Sunday, March 12, 2017

Luke for Lent - Part 2 of 7

Title: The Miraculous Draught of Fishes
Artist: Konrad Witz
Medium: Tempera on wood
Size: 132 x 151 cm
Date: 1444
Location: Musée d'Art et d'Histoire, Geneva.

Luke 5:1-11: One day as Jesus was standing by the Lake of Gennesaret, the people were crowding around him and listening to the word of God. He saw at the water’s edge two boats, left there by the fishermen, who were washing their nets. He got into one of the boats, the one belonging to Simon, and asked him to put out a little from shore. Then he sat down and taught the people from the boat. When he had finished speaking, he said to Simon, “Put out into deep water, and let down the nets for a catch.” Simon answered, “Master, we’ve worked hard all night and haven’t caught anything. But because you say so, I will let down the nets.” When they had done so, they caught such a large number of fish that their nets began to break. So they signalled their partners in the other boat to come and help them, and they came and filled both boats so full that they began to sink. When Simon Peter saw this, he fell at Jesus’ knees and said, “Go away from me, Lord; I am a sinful man!” For he and all his companions were astonished at the catch of fish they had taken, and so were James and John, the sons of Zebedee, Simon’s partners. Then Jesus said to Simon, “Don’t be afraid; from now on you will fish for people.” So they pulled their boats up on shore, left everything and followed him.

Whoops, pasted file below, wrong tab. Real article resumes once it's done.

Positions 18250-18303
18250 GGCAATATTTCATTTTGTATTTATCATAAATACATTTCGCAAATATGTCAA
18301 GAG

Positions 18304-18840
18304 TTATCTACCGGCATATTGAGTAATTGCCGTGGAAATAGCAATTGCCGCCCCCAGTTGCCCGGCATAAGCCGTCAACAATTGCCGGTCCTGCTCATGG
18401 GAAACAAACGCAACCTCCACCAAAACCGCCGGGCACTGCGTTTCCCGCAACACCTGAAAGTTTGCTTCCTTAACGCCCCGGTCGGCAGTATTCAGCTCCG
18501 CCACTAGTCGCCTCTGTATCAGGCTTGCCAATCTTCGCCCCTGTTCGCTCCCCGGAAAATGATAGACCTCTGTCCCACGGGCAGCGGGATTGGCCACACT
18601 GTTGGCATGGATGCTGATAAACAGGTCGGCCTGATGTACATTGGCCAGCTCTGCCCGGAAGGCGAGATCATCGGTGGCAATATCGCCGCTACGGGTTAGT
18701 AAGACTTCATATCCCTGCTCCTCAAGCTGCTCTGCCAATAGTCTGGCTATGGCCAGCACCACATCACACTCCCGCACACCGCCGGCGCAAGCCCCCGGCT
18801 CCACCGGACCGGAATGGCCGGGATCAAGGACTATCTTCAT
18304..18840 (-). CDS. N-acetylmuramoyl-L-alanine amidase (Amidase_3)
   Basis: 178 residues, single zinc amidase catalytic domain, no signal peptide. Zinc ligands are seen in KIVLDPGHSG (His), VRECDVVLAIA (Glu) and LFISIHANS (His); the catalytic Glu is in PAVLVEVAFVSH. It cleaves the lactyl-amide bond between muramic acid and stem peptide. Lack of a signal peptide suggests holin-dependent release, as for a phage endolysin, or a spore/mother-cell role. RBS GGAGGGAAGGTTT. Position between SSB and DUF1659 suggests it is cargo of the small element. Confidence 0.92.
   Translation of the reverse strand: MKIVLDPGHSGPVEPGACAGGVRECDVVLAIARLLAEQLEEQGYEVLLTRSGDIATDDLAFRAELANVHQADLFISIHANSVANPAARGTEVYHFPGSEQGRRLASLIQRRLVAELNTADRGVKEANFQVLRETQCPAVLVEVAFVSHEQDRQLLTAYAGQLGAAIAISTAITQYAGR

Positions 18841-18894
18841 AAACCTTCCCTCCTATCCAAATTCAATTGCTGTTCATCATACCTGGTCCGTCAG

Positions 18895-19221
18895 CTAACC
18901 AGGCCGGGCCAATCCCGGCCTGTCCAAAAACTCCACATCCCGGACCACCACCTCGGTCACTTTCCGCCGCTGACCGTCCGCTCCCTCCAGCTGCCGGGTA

Christ’s calling his newfound disciples to be fishers of people is related in both Matthew 4:18 and Mark 1:16, but rather than focusing only on the calling of his disciples, Luke also relates this miraculous draught of fishes. By this vast draught of fishes, Christ intended to show his dominion in the seas as well as on the dry land, over its wealth as over its waves. Thus he would show that he was that Son of man under whose feet all things were put, particularly ‘the fish in the sea, all that swim the paths of the seas’ (Ps. 8:8). The size of the catch tells Simon and his companions that this event has been no accident. The greatest moment in their fishing career causes them to stop and ponder what God is doing. Jesus has taken Peter's humble faith and scared him to death with God's presence. But in the uncertainty that often surrounds faith comes the divine voice that says, "Don't be afraid."

Konrad Witz (ca. 1400 - ca. 1445) was a German-born painter from Rottweil in Swabia, active in Switzerland and generally considered a member of the Swiss school. Although few paintings by him survive, these few show that he was remarkably advanced in his naturalism, suggesting a knowledge of the work of his contemporaries Jan van Eyck and the Master of Flémalle. Witz's most famous works are the four surviving panels (forming two wings) from the altarpiece of St Peter he painted for the cathedral in Geneva (although the central panel is lost).  The Miraculous Draught of Fishes is Witz's masterpiece and his only signed and dated work. The landscape setting depicts part of Lake Geneva, and Witz's remarkable naturalism is evident in his observation of reflection and refraction in the water.

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